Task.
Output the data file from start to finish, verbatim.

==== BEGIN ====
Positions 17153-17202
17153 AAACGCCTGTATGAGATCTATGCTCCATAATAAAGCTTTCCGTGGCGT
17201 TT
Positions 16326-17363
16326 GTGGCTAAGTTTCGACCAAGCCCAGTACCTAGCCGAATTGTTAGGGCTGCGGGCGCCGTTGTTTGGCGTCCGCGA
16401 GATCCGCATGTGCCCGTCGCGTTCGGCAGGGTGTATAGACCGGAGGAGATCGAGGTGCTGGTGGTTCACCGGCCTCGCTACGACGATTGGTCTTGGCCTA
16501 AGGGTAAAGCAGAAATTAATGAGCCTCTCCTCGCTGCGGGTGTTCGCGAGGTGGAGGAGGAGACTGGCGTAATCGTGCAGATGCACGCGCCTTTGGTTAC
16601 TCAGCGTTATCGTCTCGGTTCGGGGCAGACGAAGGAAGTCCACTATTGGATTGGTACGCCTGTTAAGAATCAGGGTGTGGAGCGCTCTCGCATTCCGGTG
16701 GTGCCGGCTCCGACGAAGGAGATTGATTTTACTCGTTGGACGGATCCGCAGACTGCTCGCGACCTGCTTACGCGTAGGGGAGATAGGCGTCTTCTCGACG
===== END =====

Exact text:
Positions 17153-17202
17153 AAACGCCTGTATGAGATCTATGCTCCATAATAAAGCTTTCCGTGGCGT
17201 TT
Positions 16326-17363
16326 GTGGCTAAGTTTCGACCAAGCCCAGTACCTAGCCGAATTGTTAGGGCTGCGGGCGCCGTTGTTTGGCGTCCGCGA
16401 GATCCGCATGTGCCCGTCGCGTTCGGCAGGGTGTATAGACCGGAGGAGATCGAGGTGCTGGTGGTTCACCGGCCTCGCTACGACGATTGGTCTTGGCCTA
16501 AGGGTAAAGCAGAAATTAATGAGCCTCTCCTCGCTGCGGGTGTTCGCGAGGTGGAGGAGGAGACTGGCGTAATCGTGCAGATGCACGCGCCTTTGGTTAC
16601 TCAGCGTTATCGTCTCGGTTCGGGGCAGACGAAGGAAGTCCACTATTGGATTGGTACGCCTGTTAAGAATCAGGGTGTGGAGCGCTCTCGCATTCCGGTG
16701 GTGCCGGCTCCGACGAAGGAGATTGATTTTACTCGTTGGACGGATCCGCAGACTGCTCGCGACCTGCTTACGCGTAGGGGAGATAGGCGTCTTCTCGACG